Reddit, Digg, Fark, Slashdot, TechCrunch & Others Sued Over Ridiculous 'Online Press Release' Patent
from the like-that-will-work dept
Apparently whoever is behind Gooseberry got tired of simply trying to demand cash from mom-and-pop press release services, and has now decided to sue a bunch of online services, Digg, Reddit, Fark, TechCrunch, and others. What do any of those companies have to do with generating press releases online? You've got me. Of course, some of those sites are pretty good at teaming up and doing good deeds. So, perhaps the Reddit crew might be able to figure out who really holds this patent?
The whole thing looks pretty ridiculous. For example, this is the section on how it claims Reddit violates the patent:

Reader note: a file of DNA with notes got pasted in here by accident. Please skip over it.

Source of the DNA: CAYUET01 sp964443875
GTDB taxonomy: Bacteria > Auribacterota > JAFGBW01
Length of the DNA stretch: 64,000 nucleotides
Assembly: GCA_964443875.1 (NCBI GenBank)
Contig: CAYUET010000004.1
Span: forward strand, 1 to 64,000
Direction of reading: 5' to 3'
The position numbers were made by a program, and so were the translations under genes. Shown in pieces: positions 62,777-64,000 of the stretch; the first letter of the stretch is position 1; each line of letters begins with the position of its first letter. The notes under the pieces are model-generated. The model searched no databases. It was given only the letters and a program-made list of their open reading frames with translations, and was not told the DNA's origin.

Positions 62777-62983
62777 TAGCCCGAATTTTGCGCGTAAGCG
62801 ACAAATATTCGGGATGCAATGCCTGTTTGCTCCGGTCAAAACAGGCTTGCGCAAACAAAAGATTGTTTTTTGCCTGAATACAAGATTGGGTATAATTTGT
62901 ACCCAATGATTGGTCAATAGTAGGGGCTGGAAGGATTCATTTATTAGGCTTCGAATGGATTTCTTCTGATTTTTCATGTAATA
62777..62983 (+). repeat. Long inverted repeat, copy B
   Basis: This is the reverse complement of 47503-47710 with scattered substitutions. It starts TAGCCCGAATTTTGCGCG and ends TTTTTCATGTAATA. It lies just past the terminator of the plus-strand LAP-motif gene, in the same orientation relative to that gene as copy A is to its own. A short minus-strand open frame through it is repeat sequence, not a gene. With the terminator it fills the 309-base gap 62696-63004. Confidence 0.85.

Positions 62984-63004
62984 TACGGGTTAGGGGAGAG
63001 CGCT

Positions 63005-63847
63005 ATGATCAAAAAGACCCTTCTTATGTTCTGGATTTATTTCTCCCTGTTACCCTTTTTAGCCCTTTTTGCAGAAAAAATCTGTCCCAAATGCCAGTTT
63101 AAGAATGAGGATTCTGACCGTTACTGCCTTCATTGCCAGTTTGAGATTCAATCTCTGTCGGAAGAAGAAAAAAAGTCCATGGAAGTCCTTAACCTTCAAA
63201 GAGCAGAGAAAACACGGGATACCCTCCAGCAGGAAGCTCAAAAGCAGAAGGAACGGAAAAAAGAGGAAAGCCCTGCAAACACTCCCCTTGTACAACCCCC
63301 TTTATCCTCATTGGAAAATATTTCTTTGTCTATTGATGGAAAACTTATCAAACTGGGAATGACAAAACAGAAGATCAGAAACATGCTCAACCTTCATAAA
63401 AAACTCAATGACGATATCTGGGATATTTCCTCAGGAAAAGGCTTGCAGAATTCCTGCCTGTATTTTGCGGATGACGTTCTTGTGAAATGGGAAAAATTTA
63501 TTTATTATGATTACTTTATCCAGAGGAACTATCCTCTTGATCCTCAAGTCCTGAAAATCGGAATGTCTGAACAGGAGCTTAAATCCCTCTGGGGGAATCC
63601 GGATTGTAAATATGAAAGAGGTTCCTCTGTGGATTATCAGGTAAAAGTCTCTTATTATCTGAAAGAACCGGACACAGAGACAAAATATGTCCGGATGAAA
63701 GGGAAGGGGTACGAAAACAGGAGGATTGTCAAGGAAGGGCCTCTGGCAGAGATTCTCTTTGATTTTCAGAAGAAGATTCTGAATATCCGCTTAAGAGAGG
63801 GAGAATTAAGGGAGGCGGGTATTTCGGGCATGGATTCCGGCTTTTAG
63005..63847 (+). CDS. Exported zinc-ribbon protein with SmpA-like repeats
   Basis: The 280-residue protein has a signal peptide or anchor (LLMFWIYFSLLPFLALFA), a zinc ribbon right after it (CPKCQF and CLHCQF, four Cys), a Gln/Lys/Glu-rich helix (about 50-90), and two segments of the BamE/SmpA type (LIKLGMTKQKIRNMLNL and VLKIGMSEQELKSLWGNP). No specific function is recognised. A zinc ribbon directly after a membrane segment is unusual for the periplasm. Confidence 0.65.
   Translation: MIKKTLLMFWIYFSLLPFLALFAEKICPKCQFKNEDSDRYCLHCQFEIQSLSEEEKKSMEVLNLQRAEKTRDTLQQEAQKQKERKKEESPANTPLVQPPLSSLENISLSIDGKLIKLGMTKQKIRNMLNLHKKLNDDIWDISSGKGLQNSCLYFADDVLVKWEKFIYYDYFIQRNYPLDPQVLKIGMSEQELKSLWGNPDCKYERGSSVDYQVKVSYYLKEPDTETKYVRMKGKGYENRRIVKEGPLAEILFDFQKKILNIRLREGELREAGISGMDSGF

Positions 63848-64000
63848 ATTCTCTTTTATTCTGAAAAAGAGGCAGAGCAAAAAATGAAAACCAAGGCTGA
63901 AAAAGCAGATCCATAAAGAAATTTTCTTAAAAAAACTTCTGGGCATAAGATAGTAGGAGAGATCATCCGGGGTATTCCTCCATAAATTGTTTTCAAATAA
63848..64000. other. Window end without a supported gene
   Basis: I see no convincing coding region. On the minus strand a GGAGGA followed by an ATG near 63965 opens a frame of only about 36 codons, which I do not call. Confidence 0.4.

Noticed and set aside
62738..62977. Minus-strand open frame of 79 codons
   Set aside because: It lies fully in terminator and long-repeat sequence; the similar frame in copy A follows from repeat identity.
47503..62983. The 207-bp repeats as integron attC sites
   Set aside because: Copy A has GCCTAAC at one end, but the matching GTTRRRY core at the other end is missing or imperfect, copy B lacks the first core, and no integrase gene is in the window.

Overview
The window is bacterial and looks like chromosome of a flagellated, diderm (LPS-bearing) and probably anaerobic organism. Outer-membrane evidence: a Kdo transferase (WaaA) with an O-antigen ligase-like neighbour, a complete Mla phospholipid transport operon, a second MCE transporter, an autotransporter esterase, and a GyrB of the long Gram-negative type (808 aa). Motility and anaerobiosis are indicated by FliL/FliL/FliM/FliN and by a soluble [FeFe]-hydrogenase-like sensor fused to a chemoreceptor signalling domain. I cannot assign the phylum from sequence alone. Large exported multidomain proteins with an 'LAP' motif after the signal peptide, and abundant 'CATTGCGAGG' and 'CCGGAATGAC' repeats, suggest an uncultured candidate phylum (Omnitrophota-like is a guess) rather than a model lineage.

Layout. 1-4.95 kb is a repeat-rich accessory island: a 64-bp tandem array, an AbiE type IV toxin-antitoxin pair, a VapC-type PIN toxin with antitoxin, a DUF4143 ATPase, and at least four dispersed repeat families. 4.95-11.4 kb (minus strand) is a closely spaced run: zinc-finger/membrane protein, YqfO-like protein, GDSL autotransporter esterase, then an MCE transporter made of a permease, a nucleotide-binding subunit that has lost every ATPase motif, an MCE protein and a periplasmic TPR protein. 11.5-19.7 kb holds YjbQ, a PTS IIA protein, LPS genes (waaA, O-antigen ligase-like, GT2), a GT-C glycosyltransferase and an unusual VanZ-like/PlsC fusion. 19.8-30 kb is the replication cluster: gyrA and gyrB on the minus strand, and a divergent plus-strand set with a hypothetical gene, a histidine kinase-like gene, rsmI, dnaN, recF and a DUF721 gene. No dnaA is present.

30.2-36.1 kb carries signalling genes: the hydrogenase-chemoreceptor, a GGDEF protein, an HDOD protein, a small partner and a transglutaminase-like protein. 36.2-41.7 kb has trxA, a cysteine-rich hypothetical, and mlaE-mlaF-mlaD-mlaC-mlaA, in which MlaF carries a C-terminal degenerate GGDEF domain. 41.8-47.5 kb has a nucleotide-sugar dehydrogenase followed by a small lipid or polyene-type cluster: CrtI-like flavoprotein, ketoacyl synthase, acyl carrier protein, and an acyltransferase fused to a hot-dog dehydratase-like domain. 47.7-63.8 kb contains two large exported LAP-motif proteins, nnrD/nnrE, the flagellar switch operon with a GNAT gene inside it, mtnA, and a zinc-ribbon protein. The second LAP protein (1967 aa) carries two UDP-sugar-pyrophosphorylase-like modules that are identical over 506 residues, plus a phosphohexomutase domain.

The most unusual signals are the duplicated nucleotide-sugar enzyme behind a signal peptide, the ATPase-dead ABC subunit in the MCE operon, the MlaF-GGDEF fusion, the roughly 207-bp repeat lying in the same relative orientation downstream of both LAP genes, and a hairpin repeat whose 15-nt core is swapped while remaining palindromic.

Plaintiff is informed and believes that Advance owns, operates, advertises, controls, sells, and otherwise provides hardware, software and websites for "news and press release services" including via the reddit.com website ("the Advance system", available at www.reddit.com). Upon information and belief, Advance has infringed and continues to infringe one or more claims of the '535 patent by making, using, providing, offering to sell, and selling (directly or through intermediaries), in this district and elsewhere in the United States, systems and methods for entering and providing structured news and press releases. More particularly, Plaintiff is informed and believes that Advance has and/or require and/or directs users to access and/or interact with a system that receives and stores separately specified portions of a new or press release and that assembles a news or press release in a predetermined format.This is basically the same basic language used against all the sites sued. It's basically a ridiculous attack on lots of well-known tech blogs and news aggregator sites, claiming they somehow infringe on this ridiculous patent. I find it especially amusing that they've included Slashdot in this attack, seeing as Slashdot's system (which really hasn't changed that much over the years) predates the patent filing by a few years. Seems like the prior art on this one is likely to be pretty strong. Of course, fighting a patent infringement lawsuit, no matter how bogus, can be quite expensive. Hopefully these sites are willing to team up and pool resources. Thankfully, most of the sites involved are owned by much larger companies who can (and hopefully will) fight this.